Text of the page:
For example, the head of a community-based organization may mistakenly assume that a position taken by a state chamber is shared by their local chamber. Similarly, a large metropolitan chamber may strongly support an infrastructure project or educational reform initiative that is not embraced by suburban chambers within the same metropolitan area. Coalitions of chambers may unite under the leadership of the United States Chamber to advocate for or against a bill affecting border crossings, but this coalition may only represent a fraction of the thousands of chambers in the US. Individual chambers may take contradictory stands on the same international visitor policy. The US Chamber can mobilize its member chambers and associations into a unified grassroots lobbying force on certain issues, but this does not encompass all chambers. Some chambers voluntarily enter into a “Federation” relationship with the United States Chamber, which involves more consistent engagement in federal policy activities, but this does not compromise their self-determination.

Since businesses are not obligated to join a chamber, and territories often overlap, it can be challenging for any single organization, regardless of its size, to claim that it speaks for all businesses. However, chambers earn the privilege of representing business interests by attracting a diverse range of employers to their membership and leadership, and by utilizing their collective voice on significant policy initiatives. Generally, smaller chambers and the communities they represent may be less active on the policy and advocacy front. Nevertheless, even small organizations take stands on regional issues such as school funding and road development.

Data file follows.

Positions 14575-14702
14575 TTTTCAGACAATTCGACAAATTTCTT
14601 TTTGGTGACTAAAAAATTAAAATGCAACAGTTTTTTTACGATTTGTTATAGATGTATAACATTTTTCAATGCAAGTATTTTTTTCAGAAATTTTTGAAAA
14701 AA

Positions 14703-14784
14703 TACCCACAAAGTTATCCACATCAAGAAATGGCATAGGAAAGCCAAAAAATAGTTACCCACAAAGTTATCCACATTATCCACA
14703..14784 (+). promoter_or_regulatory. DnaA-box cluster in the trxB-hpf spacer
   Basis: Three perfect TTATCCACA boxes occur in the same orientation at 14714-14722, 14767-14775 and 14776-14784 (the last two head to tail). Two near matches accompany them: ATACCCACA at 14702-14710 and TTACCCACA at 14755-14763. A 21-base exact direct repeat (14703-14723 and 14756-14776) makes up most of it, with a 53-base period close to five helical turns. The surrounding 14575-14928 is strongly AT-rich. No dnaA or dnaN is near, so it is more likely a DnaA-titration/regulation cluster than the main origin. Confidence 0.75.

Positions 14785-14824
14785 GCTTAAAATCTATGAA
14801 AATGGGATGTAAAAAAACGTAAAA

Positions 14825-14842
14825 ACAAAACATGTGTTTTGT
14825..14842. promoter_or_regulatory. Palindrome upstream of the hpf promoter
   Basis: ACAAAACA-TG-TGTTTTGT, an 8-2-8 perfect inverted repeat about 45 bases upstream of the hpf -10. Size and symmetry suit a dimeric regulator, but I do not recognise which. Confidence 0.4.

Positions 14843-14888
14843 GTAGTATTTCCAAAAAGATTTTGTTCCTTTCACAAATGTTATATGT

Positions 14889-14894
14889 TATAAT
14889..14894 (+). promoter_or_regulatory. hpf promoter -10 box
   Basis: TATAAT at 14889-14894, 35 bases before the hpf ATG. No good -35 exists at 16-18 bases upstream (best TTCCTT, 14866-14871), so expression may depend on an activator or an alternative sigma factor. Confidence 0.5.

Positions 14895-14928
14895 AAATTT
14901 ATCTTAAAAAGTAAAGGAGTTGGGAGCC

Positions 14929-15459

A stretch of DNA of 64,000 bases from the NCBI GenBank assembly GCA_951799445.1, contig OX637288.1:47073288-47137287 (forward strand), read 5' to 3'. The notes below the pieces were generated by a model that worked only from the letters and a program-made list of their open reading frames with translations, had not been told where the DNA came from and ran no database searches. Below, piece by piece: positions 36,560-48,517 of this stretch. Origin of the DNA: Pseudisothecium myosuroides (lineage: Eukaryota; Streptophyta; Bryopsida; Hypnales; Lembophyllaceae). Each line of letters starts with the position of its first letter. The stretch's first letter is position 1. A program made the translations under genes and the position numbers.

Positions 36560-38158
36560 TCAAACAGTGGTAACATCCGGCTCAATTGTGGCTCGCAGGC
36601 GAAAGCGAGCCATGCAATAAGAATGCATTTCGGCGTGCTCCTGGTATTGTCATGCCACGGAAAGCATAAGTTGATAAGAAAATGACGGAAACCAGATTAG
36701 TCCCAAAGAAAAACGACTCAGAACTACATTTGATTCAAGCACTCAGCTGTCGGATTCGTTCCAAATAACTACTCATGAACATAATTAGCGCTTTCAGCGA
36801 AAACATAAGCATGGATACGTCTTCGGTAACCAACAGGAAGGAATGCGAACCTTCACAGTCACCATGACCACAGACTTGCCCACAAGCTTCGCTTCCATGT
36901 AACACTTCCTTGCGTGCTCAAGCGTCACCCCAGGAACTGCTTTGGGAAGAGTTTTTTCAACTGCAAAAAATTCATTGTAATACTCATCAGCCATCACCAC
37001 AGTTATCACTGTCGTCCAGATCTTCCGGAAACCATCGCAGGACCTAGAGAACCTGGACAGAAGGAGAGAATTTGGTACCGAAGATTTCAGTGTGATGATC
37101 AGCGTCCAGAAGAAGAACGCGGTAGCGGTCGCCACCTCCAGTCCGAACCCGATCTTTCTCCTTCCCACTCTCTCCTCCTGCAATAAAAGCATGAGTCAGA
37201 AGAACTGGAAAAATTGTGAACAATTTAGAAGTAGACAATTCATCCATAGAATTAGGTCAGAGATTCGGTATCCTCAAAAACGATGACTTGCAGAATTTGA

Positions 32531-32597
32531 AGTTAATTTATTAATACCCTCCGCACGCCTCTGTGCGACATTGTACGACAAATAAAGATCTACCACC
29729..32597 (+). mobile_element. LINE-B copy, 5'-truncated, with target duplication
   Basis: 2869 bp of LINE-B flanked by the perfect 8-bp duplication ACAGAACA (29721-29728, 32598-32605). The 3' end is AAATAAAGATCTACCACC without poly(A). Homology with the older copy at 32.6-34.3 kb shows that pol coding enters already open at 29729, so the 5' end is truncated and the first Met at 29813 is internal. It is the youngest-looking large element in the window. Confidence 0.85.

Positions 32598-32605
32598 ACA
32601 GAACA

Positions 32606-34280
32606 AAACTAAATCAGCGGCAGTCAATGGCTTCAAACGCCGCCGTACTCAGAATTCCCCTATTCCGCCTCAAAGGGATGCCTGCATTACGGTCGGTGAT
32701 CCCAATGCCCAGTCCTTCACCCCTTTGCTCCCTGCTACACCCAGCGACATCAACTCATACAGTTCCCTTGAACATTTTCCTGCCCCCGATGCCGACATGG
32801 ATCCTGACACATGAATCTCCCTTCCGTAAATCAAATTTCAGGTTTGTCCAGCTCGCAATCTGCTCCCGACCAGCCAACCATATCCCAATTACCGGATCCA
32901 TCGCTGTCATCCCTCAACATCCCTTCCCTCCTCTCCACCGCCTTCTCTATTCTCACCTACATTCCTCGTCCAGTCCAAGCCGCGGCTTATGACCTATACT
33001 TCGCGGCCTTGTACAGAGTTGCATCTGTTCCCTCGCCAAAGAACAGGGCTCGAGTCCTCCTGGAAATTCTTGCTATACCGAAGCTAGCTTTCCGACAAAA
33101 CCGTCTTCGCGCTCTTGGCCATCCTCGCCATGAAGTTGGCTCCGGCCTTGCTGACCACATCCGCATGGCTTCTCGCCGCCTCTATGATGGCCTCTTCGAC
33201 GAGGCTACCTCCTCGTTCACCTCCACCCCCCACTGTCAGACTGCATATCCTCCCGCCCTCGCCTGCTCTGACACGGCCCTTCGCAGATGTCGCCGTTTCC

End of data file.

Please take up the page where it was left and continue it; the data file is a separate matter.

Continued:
The process of choosing and articulating specific policy positions varies among chambers and issues. Typically, a vote or consensus among a chamber’s board of directors determines the stance taken on any given issue. With the increased involvement of public sector and non-profit employers in chambers, consensus-building has become more challenging at all levels. While chamber boards are independent, they often consider the recommendations of state and national organizations when addressing larger issues. The US Chamber and state chambers provide local counterparts with extensive background information and adaptable sample documents. Local chambers then debate, adopt, adapt, or reject these recommendations. Similarly, local, regional, and state chambers express their opinions on legislation that directly affects them, hoping for shared support from others. Professional associations like the American Chamber of Commerce Executives facilitate knowledge-sharing among member chambers regarding state and local public policy issues and strategies.

 – For God so loved the world, that he gave his only begotten Son, that whosoever believeth in him should not perish, but have everlasting life.